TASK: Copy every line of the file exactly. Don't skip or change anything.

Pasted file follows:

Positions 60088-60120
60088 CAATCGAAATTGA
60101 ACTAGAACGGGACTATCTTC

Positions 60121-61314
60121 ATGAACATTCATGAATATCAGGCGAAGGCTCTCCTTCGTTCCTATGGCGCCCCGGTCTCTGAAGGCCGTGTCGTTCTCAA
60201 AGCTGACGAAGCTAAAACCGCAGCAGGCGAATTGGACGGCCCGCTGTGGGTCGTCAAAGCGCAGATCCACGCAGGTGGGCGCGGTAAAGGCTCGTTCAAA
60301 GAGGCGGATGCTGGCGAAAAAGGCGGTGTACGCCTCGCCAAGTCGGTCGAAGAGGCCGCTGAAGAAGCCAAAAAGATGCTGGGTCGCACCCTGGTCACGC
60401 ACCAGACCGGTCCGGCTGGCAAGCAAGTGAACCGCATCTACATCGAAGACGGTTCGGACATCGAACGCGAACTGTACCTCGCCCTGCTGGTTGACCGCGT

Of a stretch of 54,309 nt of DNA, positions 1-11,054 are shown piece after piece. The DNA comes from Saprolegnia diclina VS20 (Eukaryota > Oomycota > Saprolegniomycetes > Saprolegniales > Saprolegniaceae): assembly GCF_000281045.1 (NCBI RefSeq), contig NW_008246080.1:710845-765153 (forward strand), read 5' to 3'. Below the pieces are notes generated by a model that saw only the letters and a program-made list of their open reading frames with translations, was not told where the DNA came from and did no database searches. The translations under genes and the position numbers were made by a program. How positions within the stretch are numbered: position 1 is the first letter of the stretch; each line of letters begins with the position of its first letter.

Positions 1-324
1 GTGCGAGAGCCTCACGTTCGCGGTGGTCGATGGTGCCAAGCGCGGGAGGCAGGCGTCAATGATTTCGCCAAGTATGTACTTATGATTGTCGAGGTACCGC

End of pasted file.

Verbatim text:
Positions 60088-60120
60088 CAATCGAAATTGA
60101 ACTAGAACGGGACTATCTTC

Positions 60121-61314
60121 ATGAACATTCATGAATATCAGGCGAAGGCTCTCCTTCGTTCCTATGGCGCCCCGGTCTCTGAAGGCCGTGTCGTTCTCAA
60201 AGCTGACGAAGCTAAAACCGCAGCAGGCGAATTGGACGGCCCGCTGTGGGTCGTCAAAGCGCAGATCCACGCAGGTGGGCGCGGTAAAGGCTCGTTCAAA
60301 GAGGCGGATGCTGGCGAAAAAGGCGGTGTACGCCTCGCCAAGTCGGTCGAAGAGGCCGCTGAAGAAGCCAAAAAGATGCTGGGTCGCACCCTGGTCACGC
60401 ACCAGACCGGTCCGGCTGGCAAGCAAGTGAACCGCATCTACATCGAAGACGGTTCGGACATCGAACGCGAACTGTACCTCGCCCTGCTGGTTGACCGCGT

Of a stretch of 54,309 nt of DNA, positions 1-11,054 are shown piece after piece. The DNA comes from Saprolegnia diclina VS20 (Eukaryota > Oomycota > Saprolegniomycetes > Saprolegniales > Saprolegniaceae): assembly GCF_000281045.1 (NCBI RefSeq), contig NW_008246080.1:710845-765153 (forward strand), read 5' to 3'. Below the pieces are notes generated by a model that saw only the letters and a program-made list of their open reading frames with translations, was not told where the DNA came from and did no database searches. The translations under genes and the position numbers were made by a program. How positions within the stretch are numbered: position 1 is the first letter of the stretch; each line of letters begins with the position of its first letter.

Positions 1-324
1 GTGCGAGAGCCTCACGTTCGCGGTGGTCGATGGTGCCAAGCGCGGGAGGCAGGCGTCAATGATTTCGCCAAGTATGTACTTATGATTGTCGAGGTACCGC